Rapid functional magnetic resonance imaging sequence provides accurate information about timing of neural events

Development of non-invasive neuroimaging methods has been a prerequisite for emergence of and progress in the field of cognitive neuroscience. Indeed, the possibility to measure brain function indirectly in healthy volunteers without penetrating the skull is technologically outright amazing. One of the largest challenges that have remained has been due to the assumed sluggishness of the hemodynamic response that is measured with functional magnetic resonance imaging, which has limited attempts to measure temporal interplay between brain regions during task performance. However, there are some studies that have suggested presence of more accurate response-timing information in the hemodynamics than what has been predominantly believed, and at the same time (even an order of magnitude) faster MR acquisition sequences, such as dynamic magnetic resonance inverse imaging (InI), have been developed that allow whole-head functional volume acquisition as rapidly as 100 msec.

In their recent study, Dr. Fa-Hsuan Lin et al. (2013) combined InI and magnetoencephalography (MEG) to answer the question of whether the faster functional MRI sequences can be utilized to determine differences between response latencies between cortical regions. In the main experiment and two control experiments, altogether 41 subjects performed a simple visuomotor reaction time task during fMRI and MEG. The authors observed that with the faster acquisition rate fMRI could resolve even relatively small temporal delays in responses between cortical areas and the pattern of delays corresponded closely with those estimated with MEG. In one of the control experiments, the order of the visual and motor events was reversed to examine whether latency differences observed between cortical areas were caused by the hemodynamics genuinely measuring the latency of neural responses or, alternatively, whether the latency differences were due to inherent differences in hemodynamic responses properties of the underlying areas. The first hypothesis turned out to be the correct as indeed reversing the order of the visual and motor events reversed the order of hemodynamic responses across the respective areas.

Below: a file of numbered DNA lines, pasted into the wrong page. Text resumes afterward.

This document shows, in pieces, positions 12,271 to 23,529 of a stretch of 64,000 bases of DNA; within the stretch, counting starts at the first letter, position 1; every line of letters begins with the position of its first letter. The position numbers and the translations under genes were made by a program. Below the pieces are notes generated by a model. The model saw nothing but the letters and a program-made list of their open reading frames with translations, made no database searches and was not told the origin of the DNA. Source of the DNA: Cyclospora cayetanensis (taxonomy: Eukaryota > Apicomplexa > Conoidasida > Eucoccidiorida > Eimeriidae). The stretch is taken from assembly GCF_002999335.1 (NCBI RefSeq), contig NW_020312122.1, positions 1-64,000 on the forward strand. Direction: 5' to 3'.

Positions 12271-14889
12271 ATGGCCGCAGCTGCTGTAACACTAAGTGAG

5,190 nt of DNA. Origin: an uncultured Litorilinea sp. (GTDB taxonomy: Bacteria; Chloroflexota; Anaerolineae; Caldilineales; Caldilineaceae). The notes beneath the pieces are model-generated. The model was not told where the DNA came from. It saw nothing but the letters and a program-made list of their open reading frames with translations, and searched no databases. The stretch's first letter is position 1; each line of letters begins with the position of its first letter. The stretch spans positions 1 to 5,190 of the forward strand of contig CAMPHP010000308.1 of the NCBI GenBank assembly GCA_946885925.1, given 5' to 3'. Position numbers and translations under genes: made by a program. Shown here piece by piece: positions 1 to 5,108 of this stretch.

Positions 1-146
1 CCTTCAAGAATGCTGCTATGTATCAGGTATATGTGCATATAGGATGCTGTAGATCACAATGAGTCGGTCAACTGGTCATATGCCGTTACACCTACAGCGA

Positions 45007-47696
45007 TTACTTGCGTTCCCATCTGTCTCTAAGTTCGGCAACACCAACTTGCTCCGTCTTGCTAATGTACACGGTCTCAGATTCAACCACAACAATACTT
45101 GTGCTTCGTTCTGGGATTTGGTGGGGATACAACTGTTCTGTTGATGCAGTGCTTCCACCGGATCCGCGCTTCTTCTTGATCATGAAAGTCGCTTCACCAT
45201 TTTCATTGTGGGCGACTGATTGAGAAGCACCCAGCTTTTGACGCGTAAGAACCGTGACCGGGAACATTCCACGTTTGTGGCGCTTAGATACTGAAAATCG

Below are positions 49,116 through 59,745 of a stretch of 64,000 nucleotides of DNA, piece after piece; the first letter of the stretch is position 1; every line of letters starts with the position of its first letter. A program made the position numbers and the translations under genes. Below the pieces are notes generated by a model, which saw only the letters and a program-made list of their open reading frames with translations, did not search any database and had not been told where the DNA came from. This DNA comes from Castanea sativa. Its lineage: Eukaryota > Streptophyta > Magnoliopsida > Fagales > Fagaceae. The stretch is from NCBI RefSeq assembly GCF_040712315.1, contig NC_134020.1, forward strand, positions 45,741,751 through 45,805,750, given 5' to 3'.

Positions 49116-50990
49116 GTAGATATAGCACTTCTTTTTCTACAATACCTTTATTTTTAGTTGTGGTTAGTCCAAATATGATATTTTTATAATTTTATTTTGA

These findings provide a highly exciting and novel methodological demonstration that significantly expands the usability of functional magnetic resonance imaging in cognitive neuroscience research in the future. The results provide evidence in support of the hypothesis that brain hemodynamics do contain (in the eyes of many even surprisingly) accurate information about the latencies of underlying neural events. These findings also stress the importance of methodological advances provided by the development of temporally more accurate fMRI sequences, an area of work that has been at times even belittled due to assumptions that hemodynamics would inherently not hold information about timing of neural events.

Reference: Lin F-H, Witzel T, Raij T, Ahveninen J, Tsai KWN, Chu Y-H, Chang W-T, Nummenmaa A, Polinemi JR, Kuo W-J, Hsieh J-C, Rosen BR, Belliveau JW. FMRI hemodynamics accurately reflects neuronal timing in the human brain measured by MEG. Neuroimage (2013) 78: 372–384. http://dx.doi.org/10.1016/j.neuroimage.2013.04.017

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